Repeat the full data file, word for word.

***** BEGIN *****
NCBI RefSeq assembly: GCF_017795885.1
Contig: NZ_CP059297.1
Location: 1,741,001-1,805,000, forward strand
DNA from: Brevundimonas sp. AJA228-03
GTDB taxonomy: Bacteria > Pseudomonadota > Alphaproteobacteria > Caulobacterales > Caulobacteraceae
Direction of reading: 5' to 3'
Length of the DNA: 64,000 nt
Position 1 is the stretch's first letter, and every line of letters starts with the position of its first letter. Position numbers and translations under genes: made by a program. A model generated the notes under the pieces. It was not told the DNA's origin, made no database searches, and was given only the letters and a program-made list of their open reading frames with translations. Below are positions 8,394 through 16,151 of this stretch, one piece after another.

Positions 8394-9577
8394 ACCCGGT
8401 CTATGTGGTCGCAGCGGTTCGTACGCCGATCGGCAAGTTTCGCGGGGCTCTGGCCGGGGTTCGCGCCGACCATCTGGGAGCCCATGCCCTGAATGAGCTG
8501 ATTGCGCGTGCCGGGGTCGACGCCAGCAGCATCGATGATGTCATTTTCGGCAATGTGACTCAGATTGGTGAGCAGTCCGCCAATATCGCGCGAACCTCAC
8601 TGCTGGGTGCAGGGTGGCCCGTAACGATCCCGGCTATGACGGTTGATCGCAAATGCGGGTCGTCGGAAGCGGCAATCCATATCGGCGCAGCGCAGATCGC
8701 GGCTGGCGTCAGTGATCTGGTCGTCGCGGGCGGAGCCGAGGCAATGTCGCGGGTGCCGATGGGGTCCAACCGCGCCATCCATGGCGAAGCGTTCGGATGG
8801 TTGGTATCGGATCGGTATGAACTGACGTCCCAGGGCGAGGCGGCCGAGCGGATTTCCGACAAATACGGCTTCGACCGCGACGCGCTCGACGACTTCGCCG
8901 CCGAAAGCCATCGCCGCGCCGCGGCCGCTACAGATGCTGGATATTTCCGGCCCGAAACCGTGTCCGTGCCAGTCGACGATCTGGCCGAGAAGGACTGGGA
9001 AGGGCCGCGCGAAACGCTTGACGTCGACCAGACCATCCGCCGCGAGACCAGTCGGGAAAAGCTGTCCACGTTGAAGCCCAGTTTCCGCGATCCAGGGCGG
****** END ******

NCBI RefSeq assembly: GCF_017795885.1
Contig: NZ_CP059297.1
Location: 1,741,001-1,805,000, forward strand
DNA from: Brevundimonas sp. AJA228-03
GTDB taxonomy: Bacteria > Pseudomonadota > Alphaproteobacteria > Caulobacterales > Caulobacteraceae
Direction of reading: 5' to 3'
Length of the DNA: 64,000 nt
Position 1 is the stretch's first letter, and every line of letters starts with the position of its first letter. Position numbers and translations under genes: made by a program. A model generated the notes under the pieces. It was not told the DNA's origin, made no database searches, and was given only the letters and a program-made list of their open reading frames with translations. Below are positions 8,394 through 16,151 of this stretch, one piece after another.

Positions 8394-9577
8394 ACCCGGT
8401 CTATGTGGTCGCAGCGGTTCGTACGCCGATCGGCAAGTTTCGCGGGGCTCTGGCCGGGGTTCGCGCCGACCATCTGGGAGCCCATGCCCTGAATGAGCTG
8501 ATTGCGCGTGCCGGGGTCGACGCCAGCAGCATCGATGATGTCATTTTCGGCAATGTGACTCAGATTGGTGAGCAGTCCGCCAATATCGCGCGAACCTCAC
8601 TGCTGGGTGCAGGGTGGCCCGTAACGATCCCGGCTATGACGGTTGATCGCAAATGCGGGTCGTCGGAAGCGGCAATCCATATCGGCGCAGCGCAGATCGC
8701 GGCTGGCGTCAGTGATCTGGTCGTCGCGGGCGGAGCCGAGGCAATGTCGCGGGTGCCGATGGGGTCCAACCGCGCCATCCATGGCGAAGCGTTCGGATGG
8801 TTGGTATCGGATCGGTATGAACTGACGTCCCAGGGCGAGGCGGCCGAGCGGATTTCCGACAAATACGGCTTCGACCGCGACGCGCTCGACGACTTCGCCG
8901 CCGAAAGCCATCGCCGCGCCGCGGCCGCTACAGATGCTGGATATTTCCGGCCCGAAACCGTGTCCGTGCCAGTCGACGATCTGGCCGAGAAGGACTGGGA
9001 AGGGCCGCGCGAAACGCTTGACGTCGACCAGACCATCCGCCGCGAGACCAGTCGGGAAAAGCTGTCCACGTTGAAGCCCAGTTTCCGCGATCCAGGGCGG